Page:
KAMPALA — Former Kenyan prime minister and several-time presidential candidate Raila Odinga will tomorrow — Monday September 16 be in Kampala to attend the high level United Nations Economic Commission for Europe (UNECE) – Public Private Partnership (PPP) Conference at Kampala Serena Hotel.
Mr Odinga who was last year appointed the African Union High Representative for Infrastructure Development in Africa, was expected to join President Museveni who was chief guest at the 3-day conference.
However, latest communication from the President’s press secretary Don Wanyama indicates that the President will delegate someone to attend.
Mr Odinga’s appointment was part of the AU’s expedition to integrate Africa through infrastructure.
His mandate includes mobilizing further political support from Member States and the Regional Economic Communities (RECs) and facilitating greater ownership by all concerned stakeholders,” he said in a statement.
In his new role Odinga works to support and strengthen AU’s departments and those of the Planning and Coordinating Agency of New Partnership for Africa’s Development (NEPAD).
Mr Odinga will deliver the keynote address on infrastructure development for Africa as a continent.
Odinga joins American strategist David Baxter, an International Development Practitioner and PPP Navigator – Infrastructure, Procurement and Resiliency Strategist.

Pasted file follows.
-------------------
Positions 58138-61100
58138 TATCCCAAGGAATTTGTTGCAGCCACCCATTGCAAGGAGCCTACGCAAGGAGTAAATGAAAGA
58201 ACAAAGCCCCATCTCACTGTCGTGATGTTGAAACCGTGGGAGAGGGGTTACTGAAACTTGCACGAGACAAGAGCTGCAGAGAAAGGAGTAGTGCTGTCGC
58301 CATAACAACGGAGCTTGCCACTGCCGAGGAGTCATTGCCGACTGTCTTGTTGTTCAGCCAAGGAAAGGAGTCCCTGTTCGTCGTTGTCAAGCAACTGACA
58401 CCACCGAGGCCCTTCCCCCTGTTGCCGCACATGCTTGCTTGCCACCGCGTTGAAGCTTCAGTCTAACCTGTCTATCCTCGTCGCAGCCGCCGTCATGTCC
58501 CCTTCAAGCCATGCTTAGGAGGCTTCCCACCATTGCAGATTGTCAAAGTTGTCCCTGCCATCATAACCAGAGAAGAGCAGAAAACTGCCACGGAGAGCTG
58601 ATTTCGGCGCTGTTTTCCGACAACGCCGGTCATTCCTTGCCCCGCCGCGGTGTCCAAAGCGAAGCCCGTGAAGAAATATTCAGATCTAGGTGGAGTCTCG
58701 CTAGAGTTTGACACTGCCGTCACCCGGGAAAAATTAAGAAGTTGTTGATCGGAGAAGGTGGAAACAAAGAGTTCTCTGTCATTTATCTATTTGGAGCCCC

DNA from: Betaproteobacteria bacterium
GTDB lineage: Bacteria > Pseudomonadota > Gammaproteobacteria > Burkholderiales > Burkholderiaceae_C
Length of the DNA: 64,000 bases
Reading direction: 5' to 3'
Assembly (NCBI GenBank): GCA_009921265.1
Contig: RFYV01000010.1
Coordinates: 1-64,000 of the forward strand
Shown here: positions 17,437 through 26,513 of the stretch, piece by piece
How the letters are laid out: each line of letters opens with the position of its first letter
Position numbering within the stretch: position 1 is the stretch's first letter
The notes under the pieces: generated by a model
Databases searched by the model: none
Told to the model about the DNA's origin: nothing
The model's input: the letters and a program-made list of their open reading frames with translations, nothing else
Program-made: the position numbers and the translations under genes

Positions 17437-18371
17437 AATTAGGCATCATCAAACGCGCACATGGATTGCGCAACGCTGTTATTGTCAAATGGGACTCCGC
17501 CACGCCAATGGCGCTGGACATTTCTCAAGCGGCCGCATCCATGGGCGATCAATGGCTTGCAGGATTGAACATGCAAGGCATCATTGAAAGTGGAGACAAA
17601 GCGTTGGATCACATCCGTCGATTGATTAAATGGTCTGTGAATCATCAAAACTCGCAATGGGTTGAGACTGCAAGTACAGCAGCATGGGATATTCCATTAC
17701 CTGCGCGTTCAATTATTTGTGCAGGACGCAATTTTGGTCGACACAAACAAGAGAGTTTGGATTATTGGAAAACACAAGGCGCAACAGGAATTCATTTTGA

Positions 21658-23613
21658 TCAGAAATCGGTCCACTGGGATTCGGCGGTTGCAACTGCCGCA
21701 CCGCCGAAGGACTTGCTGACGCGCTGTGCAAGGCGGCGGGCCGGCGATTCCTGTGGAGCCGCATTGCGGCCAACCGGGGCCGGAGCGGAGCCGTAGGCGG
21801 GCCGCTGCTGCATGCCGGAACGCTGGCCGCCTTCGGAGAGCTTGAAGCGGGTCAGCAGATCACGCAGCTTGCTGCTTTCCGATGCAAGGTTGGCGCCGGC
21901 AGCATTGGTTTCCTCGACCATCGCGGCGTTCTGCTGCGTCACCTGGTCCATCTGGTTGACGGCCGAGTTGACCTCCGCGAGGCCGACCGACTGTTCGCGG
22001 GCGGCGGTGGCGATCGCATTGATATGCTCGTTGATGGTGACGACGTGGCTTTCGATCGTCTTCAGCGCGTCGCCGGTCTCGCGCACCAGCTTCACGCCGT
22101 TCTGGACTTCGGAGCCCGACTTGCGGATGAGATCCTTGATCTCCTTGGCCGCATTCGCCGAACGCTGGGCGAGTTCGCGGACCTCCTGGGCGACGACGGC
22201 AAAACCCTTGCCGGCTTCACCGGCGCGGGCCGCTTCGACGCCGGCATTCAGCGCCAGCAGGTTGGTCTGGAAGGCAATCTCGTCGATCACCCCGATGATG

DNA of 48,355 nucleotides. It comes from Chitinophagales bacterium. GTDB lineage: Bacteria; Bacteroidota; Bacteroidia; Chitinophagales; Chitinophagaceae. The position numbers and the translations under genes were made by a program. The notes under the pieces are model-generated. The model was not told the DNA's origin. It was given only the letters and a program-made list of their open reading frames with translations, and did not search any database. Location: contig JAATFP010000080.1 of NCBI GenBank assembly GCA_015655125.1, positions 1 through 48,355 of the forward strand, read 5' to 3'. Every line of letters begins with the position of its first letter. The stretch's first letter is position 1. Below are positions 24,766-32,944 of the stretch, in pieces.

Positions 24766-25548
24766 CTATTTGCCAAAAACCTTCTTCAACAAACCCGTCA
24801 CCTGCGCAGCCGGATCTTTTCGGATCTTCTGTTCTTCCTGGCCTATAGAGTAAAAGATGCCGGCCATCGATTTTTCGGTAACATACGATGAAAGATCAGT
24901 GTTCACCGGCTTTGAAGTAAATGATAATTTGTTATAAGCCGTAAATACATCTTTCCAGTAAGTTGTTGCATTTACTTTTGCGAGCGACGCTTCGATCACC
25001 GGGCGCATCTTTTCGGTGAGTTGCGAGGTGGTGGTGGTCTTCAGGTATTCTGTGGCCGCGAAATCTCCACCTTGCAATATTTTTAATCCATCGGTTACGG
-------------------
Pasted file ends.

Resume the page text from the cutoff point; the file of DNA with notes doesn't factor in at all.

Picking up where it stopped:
Mr Baxter boasts of more than 25 years experience in international and domestic development and PPP institutional support.
As a recognized PPP procurement consultant and capacity building advisor who has supported PPP policy, infrastructure projects, and development initiatives in North America, Africa, Europe, the Middle East, and Asia.
In 2010, the government adopted the Public-Private Partnership Framework Policy, aimed at stimulating efficient development of public infrastructure and an increase in economic growth and foreign direct investments.
According to Ms Beatrice Ikilai, the UNECE vice-chair, bureau of the working party on PPPs, there is a deep shortfall in national budgets and as such African governments should turn to PPPs as an alternative to bridge the financing gap.
During the pre-launch of the conference in August, State minister for finance, Gabriel Adjedra has appealed to African governments to embrace Public-Private Partnerships (PPP) as a new model for infrastructure financing and development.
He said there currently exists a conflict on African countries’ resource envelopes to spend on infrastructure needs and other demands.
According to statistics, Africa needs between between $130b (sh477trillion) to170Bn (sh623.9trillion) for infrastructure funding which cannot be fully met by conventional funding means.
“A time has come that we cannot depend on the traditional model of funding for infrastructure development as a country and as a continent. Therefore, it is high time we refocused our attention on PPPs to optimize the private sector’s potential,” Mr Ajedra said in August.
The conference is being organized by the United Nations Economic Commission for Europe (UNECE), the United Nations Economic Commission for Africa (UNECA) and the government of Uganda.